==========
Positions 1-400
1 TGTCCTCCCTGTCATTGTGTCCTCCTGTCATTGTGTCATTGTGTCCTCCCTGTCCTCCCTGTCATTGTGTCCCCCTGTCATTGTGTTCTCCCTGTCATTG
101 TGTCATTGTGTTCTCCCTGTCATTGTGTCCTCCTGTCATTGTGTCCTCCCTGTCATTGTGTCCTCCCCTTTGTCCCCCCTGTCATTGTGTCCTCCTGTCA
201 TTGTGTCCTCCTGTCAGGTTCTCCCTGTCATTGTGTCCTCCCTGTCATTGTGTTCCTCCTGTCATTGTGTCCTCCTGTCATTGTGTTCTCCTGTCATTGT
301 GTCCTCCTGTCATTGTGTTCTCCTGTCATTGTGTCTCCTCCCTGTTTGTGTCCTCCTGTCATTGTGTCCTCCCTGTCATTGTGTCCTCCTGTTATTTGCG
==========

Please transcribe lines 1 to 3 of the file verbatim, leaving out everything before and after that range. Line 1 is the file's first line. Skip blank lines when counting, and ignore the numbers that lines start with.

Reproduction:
Positions 1-400
1 TGTCCTCCCTGTCATTGTGTCCTCCTGTCATTGTGTCATTGTGTCCTCCCTGTCCTCCCTGTCATTGTGTCCCCCTGTCATTGTGTTCTCCCTGTCATTG
101 TGTCATTGTGTTCTCCCTGTCATTGTGTCCTCCTGTCATTGTGTCCTCCCTGTCATTGTGTCCTCCCCTTTGTCCCCCCTGTCATTGTGTCCTCCTGTCA